Finally, we indicate that the program has finished successfully by returning 0
from the main
function.
The code reads an array, sorts it using the selection sort algorithm, and then prints both the original and sorted arrays.
Selection Sort Algorithm:
Start with the first element of the array as the "current minimum."
Iterate through the array from the second element to the last element. a. Compare the current element with the current minimum. b. If the current element is smaller than the current minimum, update the current minimum's index.
After the inner loop completes, swap the current minimum element with the element at the current position.
Repeat steps 1 to 3 for each element until the second-to-last element.
The array is now sorted.
Explanation of the Algorithm using the Above C Code:
The code begins by including the necessary library for input and output functions.
It defines a function named selectionSort
that takes an array arr
and its length n
as parameters.
Within the selectionSort
function, there is an outer loop that iterates through the array. a. Inside the outer loop, a variable minIndex
is used to track the index of the current minimum element. b. An inner loop then searches for the minimum element in the unsorted part of the array, starting from the next index. c. If a smaller element is found, the minIndex
is updated. d. After the inner loop completes, the current minimum element is swapped with the element at the current position.
The main
function defines an array arr
and calculates its length n
.
The original array elements are printed using a loop and printf
.
The selectionSort
function is called to sort the array.
The sorted array elements are printed using another loop and printf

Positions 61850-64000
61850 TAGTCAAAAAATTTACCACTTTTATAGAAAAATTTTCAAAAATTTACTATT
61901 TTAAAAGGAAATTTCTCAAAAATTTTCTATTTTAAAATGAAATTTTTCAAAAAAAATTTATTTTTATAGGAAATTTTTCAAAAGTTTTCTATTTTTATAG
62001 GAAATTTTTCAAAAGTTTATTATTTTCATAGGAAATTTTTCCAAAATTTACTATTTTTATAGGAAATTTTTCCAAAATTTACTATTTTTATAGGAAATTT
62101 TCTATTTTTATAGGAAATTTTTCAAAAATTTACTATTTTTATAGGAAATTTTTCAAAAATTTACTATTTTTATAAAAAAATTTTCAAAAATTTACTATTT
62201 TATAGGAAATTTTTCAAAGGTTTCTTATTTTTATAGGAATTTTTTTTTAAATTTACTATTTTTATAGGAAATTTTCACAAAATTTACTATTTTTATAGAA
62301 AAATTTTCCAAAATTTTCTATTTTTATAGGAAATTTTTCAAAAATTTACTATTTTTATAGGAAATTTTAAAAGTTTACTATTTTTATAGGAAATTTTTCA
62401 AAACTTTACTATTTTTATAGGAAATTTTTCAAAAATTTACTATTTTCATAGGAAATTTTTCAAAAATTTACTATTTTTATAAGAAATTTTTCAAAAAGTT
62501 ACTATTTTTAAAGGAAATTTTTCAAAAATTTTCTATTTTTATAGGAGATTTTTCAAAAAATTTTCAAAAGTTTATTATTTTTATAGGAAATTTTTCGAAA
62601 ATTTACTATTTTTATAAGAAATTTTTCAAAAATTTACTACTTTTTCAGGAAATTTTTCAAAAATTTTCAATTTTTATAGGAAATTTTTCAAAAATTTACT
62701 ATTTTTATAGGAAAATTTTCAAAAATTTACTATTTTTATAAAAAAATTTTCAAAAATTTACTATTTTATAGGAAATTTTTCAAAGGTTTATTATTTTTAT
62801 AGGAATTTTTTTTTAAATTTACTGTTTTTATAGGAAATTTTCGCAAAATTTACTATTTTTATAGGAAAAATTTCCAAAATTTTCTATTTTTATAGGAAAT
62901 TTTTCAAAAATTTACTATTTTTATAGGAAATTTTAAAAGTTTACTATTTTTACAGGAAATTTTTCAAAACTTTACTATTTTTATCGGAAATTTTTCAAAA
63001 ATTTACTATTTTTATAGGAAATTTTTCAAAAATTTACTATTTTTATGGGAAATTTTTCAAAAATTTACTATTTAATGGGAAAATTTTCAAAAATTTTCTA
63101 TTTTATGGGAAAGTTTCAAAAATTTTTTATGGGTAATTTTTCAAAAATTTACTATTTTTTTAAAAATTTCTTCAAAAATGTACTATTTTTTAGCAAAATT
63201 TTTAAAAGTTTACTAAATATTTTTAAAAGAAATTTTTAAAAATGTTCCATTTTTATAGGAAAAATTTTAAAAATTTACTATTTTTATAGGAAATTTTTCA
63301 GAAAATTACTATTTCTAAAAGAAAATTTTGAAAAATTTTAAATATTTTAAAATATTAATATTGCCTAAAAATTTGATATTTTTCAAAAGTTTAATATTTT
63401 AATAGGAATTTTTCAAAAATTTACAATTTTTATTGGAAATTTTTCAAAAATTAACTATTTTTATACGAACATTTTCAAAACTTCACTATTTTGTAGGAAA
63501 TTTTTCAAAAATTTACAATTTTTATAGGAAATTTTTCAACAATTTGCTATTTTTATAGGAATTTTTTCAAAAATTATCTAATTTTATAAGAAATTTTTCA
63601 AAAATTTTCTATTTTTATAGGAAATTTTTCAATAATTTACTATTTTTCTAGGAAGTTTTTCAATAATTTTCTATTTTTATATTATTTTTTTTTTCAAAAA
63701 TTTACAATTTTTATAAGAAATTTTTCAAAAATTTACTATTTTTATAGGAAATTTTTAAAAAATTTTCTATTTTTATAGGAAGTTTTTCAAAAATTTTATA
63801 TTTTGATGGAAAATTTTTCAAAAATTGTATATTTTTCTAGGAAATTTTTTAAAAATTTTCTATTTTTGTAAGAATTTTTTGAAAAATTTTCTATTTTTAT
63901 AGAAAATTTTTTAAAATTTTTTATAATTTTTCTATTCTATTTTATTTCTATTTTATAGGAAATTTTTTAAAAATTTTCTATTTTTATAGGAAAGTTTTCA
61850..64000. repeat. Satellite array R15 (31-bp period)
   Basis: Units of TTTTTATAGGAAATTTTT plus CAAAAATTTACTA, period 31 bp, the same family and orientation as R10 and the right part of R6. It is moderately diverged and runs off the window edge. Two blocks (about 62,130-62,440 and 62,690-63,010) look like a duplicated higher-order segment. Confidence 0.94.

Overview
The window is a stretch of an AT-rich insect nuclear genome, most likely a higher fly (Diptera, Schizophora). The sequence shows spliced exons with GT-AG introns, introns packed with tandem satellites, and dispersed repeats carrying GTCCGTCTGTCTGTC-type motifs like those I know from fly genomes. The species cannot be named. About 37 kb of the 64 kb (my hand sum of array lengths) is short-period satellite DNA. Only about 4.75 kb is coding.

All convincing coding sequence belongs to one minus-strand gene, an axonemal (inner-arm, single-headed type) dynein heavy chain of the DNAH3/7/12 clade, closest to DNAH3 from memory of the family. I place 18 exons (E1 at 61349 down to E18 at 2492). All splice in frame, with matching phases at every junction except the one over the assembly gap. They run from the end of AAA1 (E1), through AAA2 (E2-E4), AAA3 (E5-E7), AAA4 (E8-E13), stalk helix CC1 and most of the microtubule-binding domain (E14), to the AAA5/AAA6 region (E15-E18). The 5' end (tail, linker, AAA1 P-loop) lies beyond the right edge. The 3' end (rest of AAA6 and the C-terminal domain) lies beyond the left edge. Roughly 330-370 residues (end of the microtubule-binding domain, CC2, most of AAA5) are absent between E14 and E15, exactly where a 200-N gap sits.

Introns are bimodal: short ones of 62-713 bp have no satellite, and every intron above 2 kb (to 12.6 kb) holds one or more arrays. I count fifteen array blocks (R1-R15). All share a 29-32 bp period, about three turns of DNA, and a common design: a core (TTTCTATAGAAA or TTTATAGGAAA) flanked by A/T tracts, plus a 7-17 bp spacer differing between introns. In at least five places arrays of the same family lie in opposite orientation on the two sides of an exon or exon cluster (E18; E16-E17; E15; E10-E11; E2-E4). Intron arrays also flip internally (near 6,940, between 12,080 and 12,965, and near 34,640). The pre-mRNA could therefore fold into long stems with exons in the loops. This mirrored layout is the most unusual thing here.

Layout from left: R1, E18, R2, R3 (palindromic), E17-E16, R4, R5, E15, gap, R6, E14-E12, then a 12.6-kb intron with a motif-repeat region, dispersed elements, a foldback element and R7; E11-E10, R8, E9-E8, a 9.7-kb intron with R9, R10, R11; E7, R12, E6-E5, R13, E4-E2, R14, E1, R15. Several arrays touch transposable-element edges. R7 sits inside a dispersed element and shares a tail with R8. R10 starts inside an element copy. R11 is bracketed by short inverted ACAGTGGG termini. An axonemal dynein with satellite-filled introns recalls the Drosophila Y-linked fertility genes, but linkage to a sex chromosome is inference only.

.
The selection sort algorithm works by iteratively finding the minimum element from the unsorted portion of the array and swapping it with the first element of the unsorted portion. This process is repeated until the entire array is sorted. The provided C code implements this algorithm to sort an array and demonstrates the sorting process through print statements.
The time complexity of the selection sort algorithm, as implemented in the above C program, is O(n^2), where 'n' is the number of elements in the array.
This is because the algorithm involves two nested loops:
The outer loop runs 'n' times, iterating through the entire array to select the minimum element.
The inner loop also runs 'n' times, comparing the current element with the remaining unsorted elements to find the minimum.
Since both loops iterate 'n' times, the total number of comparisons and swaps performed is proportional to n * n, leading to a quadratic time complexity of O(n^2).
It's important to note that selection sort is not very efficient for larger arrays due to its quadratic time complexity. Other sorting algorithms like merge sort or quicksort offer better average and best-case performance.
The space complexity of the above C program, which implements the selection sort algorithm, is O(1), constant space complexity.
The reason for this is that the program only uses a fixed amount of extra space regardless of the size of the input array. The extra space is used for variables like i
, j
, minIndex
, and temp
, which are used to control the loops and perform swaps. These variables don't depend on the size of the input array; they remain constant regardless of how many elements are in the array.
In addition to these variables, the program uses a fixed amount of space for the arr
array itself and any other local variables that might be created within the main
function. However, the space used for the array and local variables is not dependent on the input size, so the space complexity remains constant, or O(1).